# Lim x->0+ (x^cos(1/x))

## The Attempt at a Solution

let y = lim x->0+ x^cos(1/x)
lny = cos(1/x)*lnx = (x*cos(1/x)) * (lnx/x)

x*cos(1/x) = 0 (sandwich theorem)
lnx/x = 0 (l'hopital)
so lny = 0
and y = 1
Is this correct?

PeroK
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## The Attempt at a Solution

let y = lim x->0+ x^cos(1/x)
lny = cos(1/x)*lnx = (x*cos(1/x)) * (lnx/x)

x*cos(1/x) = 0 (sandwich theorem)
lnx/x = 0 (l'hopital)
so lny = 0
and y = 1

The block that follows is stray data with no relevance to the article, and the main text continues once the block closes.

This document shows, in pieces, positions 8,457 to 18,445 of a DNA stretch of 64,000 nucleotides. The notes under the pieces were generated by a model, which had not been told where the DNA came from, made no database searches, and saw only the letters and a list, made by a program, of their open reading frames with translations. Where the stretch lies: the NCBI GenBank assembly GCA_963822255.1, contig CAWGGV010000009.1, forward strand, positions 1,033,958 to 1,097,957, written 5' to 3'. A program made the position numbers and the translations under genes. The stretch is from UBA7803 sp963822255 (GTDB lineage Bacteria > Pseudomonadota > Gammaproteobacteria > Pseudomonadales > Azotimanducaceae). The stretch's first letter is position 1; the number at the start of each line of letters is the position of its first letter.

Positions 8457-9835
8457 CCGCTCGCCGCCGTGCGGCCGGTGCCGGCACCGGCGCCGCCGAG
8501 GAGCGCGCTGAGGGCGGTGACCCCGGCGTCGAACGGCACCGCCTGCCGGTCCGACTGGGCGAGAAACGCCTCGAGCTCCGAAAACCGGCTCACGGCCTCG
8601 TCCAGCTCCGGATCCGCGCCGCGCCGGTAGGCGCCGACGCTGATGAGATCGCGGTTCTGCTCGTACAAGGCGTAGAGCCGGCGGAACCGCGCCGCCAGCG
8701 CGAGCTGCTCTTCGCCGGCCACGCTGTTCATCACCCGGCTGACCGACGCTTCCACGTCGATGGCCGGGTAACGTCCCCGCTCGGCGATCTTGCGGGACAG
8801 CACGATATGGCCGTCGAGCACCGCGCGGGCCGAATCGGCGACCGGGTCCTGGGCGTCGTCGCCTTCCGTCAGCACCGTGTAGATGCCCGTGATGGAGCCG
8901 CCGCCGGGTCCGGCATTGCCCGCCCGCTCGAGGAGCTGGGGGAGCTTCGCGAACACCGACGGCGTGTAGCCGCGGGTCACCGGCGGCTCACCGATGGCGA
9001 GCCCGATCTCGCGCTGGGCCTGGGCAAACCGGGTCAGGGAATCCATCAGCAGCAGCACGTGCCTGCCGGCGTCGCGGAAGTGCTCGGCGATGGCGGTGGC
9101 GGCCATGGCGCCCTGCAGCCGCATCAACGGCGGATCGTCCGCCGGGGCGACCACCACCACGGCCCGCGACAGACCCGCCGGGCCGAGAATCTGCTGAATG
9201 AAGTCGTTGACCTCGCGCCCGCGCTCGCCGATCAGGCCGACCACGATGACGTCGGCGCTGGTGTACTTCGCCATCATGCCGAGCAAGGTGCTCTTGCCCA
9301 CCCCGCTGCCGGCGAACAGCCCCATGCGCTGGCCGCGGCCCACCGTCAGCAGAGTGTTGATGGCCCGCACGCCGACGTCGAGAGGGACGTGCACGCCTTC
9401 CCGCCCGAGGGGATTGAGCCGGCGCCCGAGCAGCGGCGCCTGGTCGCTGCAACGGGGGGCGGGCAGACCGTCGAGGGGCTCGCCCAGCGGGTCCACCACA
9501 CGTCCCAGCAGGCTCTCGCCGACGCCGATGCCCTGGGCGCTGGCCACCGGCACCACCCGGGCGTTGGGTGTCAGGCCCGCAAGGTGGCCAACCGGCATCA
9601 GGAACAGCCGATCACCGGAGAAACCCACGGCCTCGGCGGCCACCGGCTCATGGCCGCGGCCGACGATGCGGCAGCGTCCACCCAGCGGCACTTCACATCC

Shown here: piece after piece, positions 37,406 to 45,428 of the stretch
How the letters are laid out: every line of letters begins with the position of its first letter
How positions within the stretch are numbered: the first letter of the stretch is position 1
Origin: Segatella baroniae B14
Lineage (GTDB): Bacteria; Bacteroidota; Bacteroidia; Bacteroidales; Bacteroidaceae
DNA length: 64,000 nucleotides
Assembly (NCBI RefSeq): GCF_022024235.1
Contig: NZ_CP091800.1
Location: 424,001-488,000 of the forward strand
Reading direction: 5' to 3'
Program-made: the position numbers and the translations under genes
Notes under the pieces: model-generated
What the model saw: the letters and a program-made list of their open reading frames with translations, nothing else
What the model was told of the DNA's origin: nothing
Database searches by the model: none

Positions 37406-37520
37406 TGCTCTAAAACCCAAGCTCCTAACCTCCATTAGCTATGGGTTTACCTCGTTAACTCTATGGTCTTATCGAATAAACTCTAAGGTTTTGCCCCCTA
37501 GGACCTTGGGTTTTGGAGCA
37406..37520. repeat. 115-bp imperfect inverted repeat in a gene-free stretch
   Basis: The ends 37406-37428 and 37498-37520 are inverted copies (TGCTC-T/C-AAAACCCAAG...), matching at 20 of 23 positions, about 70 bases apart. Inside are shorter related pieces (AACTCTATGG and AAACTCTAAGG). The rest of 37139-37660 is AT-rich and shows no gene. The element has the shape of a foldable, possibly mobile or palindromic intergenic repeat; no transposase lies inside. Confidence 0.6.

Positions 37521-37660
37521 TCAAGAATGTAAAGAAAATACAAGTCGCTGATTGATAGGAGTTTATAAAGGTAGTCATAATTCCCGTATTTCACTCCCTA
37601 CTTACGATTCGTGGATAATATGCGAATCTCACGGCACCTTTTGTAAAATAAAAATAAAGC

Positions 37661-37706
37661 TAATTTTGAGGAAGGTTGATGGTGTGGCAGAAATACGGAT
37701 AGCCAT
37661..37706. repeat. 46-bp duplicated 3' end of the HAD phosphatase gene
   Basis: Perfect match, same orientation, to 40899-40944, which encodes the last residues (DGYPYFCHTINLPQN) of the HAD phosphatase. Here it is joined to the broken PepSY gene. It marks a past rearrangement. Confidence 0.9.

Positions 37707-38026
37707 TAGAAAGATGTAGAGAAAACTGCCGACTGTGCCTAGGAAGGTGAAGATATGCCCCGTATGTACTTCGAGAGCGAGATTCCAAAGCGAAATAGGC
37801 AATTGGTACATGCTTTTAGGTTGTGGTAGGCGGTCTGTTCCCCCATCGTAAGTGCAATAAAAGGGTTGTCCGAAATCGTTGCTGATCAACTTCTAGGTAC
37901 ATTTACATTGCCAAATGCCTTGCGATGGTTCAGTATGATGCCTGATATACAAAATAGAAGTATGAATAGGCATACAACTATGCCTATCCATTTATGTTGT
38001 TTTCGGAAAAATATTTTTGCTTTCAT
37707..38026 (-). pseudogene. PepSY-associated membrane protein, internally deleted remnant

Is this correct?
No, that doesn't look right at all.

what happens when ##\cos(1/x)## is negative?

No, that doesn't look right at all.

what happens when ##\cos(1/x)## is negative?
No, that doesn't look right at all.

what happens when ##\cos(1/x)## is negative?
Well then y would tend to infinity but the limit is x-> 0+

Ray Vickson
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Well then y would tend to infinity but the limit is x-> 0+

He is not asking about what happens to x; he is asking about what happens to x^cos(1/x).

He is not asking about what happens to x; he is asking about what happens to x^cos(1/x).
tends to infinity I guess